Oregon board asking doctors to list medical marijuana patients
June 23, 2004
Joseph B. Frazier, Associated Press
Backers of medical marijuana say the Oregon Board of Medical Examiners is telling doctors to turn in lists of patients whose cannabis cards they have signed.
Paul Stanford of the Hemp and Cannabis Foundation, which has a registered grow-site for marijuana for medical use, said at least three doctors have been subpoenaed. He said the board wants a list of marijuana card patients seen in the past six months.
That does not include Dr. Phillip Leveque of Molalla, whose license was temporarily suspended by the board in March. He says he has signed some 4,000 cards, nearly half of all those issued in Oregon.
He has been given a hearing by the board, which has not announced its decision. It has said he posed an 'imminent risk' to his patients.
But Kathleen Haley, the executive director of the board, said the board only looks at care that doctors provide to patients generally.
'We don't target any group for practices that are within the law,' she said.
She says the board does call in doctors from time to time where there are complaints to allow them to defend their practices.
She declined to elaborate, citing ongoing investigations.
Portland Dr. David Dodge awaited his hearing Thursday afternoon but said he has no plans to turn over the list of his patients. Stanford said he understood the other two doctors also would refuse.
Dodge estimated he has signed some 2,000 cards over the past year or so.
Stanford said the board demands for patient lists violates patient confidentiality.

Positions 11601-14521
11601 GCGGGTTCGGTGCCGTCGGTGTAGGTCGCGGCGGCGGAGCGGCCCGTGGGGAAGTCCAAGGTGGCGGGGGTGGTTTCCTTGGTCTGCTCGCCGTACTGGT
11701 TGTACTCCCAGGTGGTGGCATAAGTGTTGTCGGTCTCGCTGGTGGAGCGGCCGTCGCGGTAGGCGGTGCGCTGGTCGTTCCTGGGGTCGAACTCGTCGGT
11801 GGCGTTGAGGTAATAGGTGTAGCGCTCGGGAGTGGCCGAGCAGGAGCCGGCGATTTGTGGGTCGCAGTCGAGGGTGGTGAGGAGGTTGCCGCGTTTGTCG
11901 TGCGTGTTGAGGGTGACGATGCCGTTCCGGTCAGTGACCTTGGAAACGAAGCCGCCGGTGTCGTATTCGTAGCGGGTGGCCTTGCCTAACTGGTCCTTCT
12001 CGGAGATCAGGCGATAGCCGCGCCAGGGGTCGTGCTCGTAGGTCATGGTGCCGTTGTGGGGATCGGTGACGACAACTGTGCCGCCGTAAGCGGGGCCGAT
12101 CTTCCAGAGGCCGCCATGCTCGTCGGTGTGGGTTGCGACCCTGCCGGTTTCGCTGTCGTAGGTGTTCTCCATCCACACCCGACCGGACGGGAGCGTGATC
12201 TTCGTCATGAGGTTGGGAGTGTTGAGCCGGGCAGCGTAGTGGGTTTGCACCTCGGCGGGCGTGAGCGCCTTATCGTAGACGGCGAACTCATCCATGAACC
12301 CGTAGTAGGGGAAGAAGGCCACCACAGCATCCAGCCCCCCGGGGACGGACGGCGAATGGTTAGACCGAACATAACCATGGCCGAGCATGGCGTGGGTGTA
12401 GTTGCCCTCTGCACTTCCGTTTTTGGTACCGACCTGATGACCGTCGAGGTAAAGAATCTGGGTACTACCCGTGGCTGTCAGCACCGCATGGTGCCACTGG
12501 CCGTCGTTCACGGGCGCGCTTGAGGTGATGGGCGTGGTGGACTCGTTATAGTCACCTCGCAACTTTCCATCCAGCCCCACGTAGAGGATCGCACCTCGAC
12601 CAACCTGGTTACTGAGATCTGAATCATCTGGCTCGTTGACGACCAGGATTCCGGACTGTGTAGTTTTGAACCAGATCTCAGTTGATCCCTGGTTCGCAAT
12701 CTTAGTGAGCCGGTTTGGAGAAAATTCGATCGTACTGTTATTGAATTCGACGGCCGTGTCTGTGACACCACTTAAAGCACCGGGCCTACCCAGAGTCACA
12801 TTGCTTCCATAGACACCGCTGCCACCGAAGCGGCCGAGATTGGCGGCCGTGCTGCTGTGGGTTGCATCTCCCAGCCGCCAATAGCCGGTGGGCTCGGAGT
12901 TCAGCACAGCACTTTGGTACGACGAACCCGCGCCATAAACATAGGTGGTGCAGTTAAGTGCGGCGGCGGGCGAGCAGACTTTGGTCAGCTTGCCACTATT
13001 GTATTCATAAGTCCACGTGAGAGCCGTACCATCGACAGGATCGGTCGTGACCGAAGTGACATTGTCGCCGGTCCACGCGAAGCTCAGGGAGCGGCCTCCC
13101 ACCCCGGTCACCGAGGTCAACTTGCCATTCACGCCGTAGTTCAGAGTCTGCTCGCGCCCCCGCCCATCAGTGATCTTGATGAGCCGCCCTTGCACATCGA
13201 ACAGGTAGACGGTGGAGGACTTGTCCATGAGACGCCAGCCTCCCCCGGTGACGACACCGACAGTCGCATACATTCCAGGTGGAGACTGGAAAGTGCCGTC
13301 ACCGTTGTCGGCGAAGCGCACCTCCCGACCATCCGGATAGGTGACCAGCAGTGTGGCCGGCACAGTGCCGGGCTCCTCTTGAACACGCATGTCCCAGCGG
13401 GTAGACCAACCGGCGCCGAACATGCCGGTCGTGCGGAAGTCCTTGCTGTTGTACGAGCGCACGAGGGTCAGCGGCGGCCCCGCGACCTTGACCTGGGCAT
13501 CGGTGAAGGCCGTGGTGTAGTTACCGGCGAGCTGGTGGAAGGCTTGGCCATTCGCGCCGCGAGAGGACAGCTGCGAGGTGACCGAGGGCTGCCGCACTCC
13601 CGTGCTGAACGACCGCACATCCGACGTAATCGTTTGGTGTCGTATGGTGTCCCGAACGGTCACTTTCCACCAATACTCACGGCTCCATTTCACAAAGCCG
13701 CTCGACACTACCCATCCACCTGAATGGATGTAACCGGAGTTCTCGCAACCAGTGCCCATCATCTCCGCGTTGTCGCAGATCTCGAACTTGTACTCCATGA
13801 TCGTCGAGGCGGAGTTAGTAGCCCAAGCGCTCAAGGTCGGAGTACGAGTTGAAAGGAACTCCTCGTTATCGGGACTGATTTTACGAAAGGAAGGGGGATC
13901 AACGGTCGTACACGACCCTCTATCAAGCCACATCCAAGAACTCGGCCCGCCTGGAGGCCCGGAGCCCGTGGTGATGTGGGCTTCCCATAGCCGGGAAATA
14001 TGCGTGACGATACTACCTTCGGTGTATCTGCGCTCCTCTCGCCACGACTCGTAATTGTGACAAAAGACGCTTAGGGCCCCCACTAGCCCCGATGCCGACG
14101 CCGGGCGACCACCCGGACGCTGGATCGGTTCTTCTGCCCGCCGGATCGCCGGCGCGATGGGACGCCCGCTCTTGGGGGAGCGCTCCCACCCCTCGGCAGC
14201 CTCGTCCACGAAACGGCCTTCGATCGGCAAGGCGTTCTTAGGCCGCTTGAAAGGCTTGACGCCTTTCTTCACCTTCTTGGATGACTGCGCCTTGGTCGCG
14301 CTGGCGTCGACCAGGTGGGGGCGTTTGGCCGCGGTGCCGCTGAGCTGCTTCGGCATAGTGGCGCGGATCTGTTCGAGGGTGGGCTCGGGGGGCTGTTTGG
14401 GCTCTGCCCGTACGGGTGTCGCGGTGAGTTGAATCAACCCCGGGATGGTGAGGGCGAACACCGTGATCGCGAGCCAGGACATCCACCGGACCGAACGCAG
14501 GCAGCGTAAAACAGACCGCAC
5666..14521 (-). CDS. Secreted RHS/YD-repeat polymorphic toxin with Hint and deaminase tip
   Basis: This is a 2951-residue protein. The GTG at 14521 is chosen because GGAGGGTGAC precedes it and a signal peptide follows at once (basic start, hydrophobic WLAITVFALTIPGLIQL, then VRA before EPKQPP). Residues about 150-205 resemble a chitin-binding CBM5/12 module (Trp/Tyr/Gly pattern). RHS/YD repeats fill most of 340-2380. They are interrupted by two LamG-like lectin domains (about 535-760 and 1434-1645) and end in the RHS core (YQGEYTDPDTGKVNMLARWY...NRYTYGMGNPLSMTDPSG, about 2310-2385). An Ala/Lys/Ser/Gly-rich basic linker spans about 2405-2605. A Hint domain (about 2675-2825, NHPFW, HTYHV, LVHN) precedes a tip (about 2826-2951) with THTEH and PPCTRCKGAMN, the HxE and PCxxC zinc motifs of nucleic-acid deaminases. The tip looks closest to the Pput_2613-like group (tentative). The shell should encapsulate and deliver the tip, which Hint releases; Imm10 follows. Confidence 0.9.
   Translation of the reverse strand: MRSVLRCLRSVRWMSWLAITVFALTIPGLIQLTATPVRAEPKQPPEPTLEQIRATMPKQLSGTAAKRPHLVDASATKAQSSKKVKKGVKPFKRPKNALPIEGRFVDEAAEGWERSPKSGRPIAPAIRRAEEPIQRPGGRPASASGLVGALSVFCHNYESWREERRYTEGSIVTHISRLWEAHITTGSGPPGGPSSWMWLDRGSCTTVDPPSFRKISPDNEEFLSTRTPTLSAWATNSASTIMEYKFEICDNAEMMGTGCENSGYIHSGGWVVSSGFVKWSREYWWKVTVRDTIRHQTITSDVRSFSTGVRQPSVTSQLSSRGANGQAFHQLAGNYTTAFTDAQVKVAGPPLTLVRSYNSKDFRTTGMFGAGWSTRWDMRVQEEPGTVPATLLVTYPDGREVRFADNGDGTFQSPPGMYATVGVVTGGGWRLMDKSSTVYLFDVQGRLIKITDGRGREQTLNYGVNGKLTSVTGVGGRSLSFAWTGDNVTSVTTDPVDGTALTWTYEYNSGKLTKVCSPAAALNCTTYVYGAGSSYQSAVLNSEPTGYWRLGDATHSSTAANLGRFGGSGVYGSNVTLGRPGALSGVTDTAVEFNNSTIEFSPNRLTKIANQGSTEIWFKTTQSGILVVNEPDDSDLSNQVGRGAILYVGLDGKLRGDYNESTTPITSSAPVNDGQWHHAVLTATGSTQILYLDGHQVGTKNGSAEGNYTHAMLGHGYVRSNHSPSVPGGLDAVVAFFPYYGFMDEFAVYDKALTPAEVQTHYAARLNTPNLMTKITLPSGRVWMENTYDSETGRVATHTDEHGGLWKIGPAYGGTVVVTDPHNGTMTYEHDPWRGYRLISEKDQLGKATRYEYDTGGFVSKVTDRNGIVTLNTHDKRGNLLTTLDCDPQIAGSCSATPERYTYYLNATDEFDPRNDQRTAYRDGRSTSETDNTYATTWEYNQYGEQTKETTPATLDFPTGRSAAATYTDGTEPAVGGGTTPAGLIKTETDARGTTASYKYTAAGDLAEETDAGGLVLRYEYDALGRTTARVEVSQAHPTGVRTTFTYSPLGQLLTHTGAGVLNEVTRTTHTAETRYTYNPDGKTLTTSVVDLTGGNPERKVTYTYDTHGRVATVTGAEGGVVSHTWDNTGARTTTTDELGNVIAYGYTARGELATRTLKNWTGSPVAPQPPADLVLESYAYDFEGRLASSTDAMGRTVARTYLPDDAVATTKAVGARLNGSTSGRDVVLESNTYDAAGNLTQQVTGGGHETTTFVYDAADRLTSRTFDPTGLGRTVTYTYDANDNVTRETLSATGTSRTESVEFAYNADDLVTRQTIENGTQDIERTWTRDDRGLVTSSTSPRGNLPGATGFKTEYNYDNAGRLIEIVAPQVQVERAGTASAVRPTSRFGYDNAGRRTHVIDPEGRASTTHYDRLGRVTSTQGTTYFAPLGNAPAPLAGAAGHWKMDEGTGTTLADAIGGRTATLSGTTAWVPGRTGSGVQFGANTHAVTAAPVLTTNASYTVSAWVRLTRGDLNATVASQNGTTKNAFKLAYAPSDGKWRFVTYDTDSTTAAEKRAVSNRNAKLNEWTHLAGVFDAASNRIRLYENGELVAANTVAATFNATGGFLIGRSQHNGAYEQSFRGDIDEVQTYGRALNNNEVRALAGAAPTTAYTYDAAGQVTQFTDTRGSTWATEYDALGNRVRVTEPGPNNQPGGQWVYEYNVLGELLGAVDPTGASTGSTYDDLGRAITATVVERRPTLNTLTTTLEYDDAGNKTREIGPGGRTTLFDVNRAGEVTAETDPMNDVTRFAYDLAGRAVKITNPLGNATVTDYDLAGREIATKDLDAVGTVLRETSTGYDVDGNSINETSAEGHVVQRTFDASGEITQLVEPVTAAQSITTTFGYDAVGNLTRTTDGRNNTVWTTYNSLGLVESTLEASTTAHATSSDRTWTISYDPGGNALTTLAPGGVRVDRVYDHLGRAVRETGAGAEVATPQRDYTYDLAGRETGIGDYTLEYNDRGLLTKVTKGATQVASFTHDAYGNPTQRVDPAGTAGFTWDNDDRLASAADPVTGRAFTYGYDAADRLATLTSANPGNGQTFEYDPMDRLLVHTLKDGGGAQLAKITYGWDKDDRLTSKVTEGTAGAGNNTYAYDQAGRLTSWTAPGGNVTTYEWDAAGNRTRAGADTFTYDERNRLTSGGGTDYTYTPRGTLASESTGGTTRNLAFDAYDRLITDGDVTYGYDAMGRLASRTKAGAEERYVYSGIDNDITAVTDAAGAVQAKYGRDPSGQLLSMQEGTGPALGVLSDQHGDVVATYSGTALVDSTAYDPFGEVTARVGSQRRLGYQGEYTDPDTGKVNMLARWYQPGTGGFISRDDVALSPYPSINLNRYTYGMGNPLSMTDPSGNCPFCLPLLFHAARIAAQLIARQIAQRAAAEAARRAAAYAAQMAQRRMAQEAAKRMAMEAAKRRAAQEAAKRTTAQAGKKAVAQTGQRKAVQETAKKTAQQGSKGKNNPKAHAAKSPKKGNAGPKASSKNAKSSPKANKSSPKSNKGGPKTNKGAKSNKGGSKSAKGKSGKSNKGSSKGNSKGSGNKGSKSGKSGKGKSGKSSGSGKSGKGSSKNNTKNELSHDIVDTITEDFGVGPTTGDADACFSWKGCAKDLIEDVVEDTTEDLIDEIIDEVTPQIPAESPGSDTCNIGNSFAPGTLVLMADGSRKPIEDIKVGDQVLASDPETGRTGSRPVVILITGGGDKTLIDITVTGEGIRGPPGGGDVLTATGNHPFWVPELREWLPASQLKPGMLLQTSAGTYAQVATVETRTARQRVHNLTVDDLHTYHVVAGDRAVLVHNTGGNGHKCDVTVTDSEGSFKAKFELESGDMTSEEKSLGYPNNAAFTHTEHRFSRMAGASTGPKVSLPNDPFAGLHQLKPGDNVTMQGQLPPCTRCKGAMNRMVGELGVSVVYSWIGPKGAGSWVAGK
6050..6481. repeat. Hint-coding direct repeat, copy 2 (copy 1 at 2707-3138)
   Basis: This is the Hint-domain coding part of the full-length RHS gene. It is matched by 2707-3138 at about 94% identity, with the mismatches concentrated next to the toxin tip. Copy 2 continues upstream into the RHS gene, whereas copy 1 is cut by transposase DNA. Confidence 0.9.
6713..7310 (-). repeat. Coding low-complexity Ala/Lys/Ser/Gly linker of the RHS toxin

Stanford said his group is suing an investigator for the examiners' board contending that he was involved in a March break-in that resulted in foundation records getting into the hands of the examiners.
Stanford said it is against the law to sanction a doctor in Oregon for prescribing medical marijuana.
The executive director of the examiners' board, Kathleen Haley, did not immediately return a call seeking comment.
He said if the examiners want the lists they should try to get them through the regular courts.
Oregon's Medical Marijuana Act, approved by voters in 1998, allows residents to grow and use marijuana for medical purposes. A doctor must verify that the patient has a 'debilitating medical condition' such as cancer, glaucoma, AIDS or severe pain.
In Leveque's case, the board determined that he approved cards for patients with psychiatric disorders and prior histories of drug addition for whom the drug was not appropriate and with conditions marijuana could not help.